Brian Rinaldi: And I only brought up cloud for functions in particular because I think when I’ve toyed with AWS, it doesn’t actually allow you to modify the Dom. If I remember on the way.
Brian Leroux: Oh, they’re it depends. They have a few ways of playing with the do. their new cloud front functions.
Can’t they can only modify headers, right? Lambed edge. You could write a whole, do thing you want. The lambed edge is running the Lambda [00:23:00] function at one of the points. One of the cloud front points of presence, which is supposed to be faster if you have a function in a region and then it’s behind a CD.
That’s still gonna be really fast. It’s, we’re talking hundreds of milliseconds difference. And I don’t think in many of these static apps, we’re building a real time MMO. So like a hundred milliseconds. Isn’t really gonna matter that much, but I see that it isn’t four or five milliseconds, which you can see right at the edge.
As a human, I, I. See you think or read that fast personally, but yeah. Pick your poison, and this is also the good news. There are lots of ways to do this. This isn’t like a particular vendor. If you’re in the Azure ecosystem, there are very good options. Now there, if you’re in the AWS ecosystem, obviously that the market leader, cloud flares turn into gears on all these guys and they’re like a nichey player.
Who’s. Kind of leading the product charge in a lot of this thinking and there’s outliers coming up now, too demo [00:24:00] deploy. I would be remiss not to mention that which is like CloudFlare workers, except for it’s the new demo run time. That is extremely compelling to me because it’s basically a browser that runs in your terminal.
So this dream of having this code that runs both in my browser in my back end is rapidly coming. And yeah, I think there’s gonna be a whole variety of these things bef we’re not gonna see a consolidation down the one run time. There’s gonna be bunch of these things before. There’s a few of these things and that diversity is a strength.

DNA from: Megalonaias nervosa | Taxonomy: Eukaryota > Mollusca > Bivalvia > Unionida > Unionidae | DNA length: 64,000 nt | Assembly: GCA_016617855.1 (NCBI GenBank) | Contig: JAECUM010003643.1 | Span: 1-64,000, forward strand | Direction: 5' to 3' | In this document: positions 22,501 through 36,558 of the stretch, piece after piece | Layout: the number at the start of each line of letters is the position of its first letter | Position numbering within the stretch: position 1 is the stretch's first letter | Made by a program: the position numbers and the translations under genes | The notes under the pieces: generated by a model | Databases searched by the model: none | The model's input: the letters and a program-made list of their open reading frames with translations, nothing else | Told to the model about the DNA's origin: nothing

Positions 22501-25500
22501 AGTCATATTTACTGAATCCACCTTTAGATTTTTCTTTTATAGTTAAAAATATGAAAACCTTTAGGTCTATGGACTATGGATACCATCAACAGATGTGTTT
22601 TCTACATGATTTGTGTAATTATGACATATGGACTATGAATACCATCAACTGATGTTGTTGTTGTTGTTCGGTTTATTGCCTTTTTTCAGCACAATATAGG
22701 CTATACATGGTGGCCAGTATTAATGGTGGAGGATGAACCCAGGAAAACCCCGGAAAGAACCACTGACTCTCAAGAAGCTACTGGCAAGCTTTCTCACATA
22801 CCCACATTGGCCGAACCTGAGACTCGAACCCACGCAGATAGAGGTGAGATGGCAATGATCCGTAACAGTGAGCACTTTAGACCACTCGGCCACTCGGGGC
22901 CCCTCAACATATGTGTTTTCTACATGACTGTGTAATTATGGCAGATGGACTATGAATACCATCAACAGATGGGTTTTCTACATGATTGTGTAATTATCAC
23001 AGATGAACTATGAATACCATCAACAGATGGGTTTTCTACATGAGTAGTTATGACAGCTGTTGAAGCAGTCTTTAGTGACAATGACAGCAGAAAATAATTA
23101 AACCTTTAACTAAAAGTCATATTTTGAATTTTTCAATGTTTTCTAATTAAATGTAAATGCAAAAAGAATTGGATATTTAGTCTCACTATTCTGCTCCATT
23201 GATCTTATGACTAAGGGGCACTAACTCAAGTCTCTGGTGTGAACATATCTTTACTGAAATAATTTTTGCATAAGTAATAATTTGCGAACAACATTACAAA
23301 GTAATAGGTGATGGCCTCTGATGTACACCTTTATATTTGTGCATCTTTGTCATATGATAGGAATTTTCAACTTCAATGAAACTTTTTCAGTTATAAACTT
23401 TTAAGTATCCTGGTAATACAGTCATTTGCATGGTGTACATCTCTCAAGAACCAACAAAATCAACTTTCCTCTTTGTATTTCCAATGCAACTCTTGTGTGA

People can choose the providers that make sense for them and build the app that best works for them. Yeah. Just violate this and underscore it. The first thing that’s most important is we gotta get back to accessibility and back to rendering HTML first, like this client render spin around the thing is it’s not cool.
Brian Rinaldi: actually getting to the questions from our audience here. One of them was on accessibility, says, Nick says, in terms of accessibility and making it progressive in the context of [00:25:00] JAMstack would use a serverless function for a normal form post. JS disabled. If so, how does that work since it’s JS stack and you can’t really do a full round trip with a page refresh?
So I’m not sure. Does that
Brian Leroux: make sense to you? It’s no, but I’m in the AWS ecosystem. So let me tell you how I would do this. I would set up an endpoint behind API gateway that responds to a post and. That’s how I would do that. And it can come back to the client. I don’t know. I thoughty supported all the verbs.
It should, if it doesn’t, they do, I assume you could post to your own function. I know that they give you weird URLs. So you’re not provisioning with in first codes. So you get these. Compiled out URLs that are strange, but you could use redirects dot Tomo. I think it is to reap things back to the human readable things.
And yeah, I acknowledge a lot of the current generation tools [00:26:00] have lost the plot a little bit, and aren’t really designed for progressive enhancement of the gate. That is a fact. And I think once you get into doing progressive enhancement, you’ll quickly realize that it was a lot easier to do a form post and a redirect than it was to try and build all that logic into your client.
Whereas if you go fully client side render route then it is mutually exclusive. You’ve opted to have a less accessible experience.
Brian Rinaldi: [00:27:00] Okay. That makes sense. So Nick also asked, I’ve never used arc.codes, but curious what the differentiating factor is from other competitors. Is it DX or more than that?
Brian Leroux: The first thing is it works locally. So for us, that was really key for our iteration speed. So anything you can do with arc, you can do it locally. So you don’t need to deploy to Amazon or have an AWS account to give it a try. Architect is designed for building web apps where a lot of Sur stuff that’s out there has been designed for building for the cloud.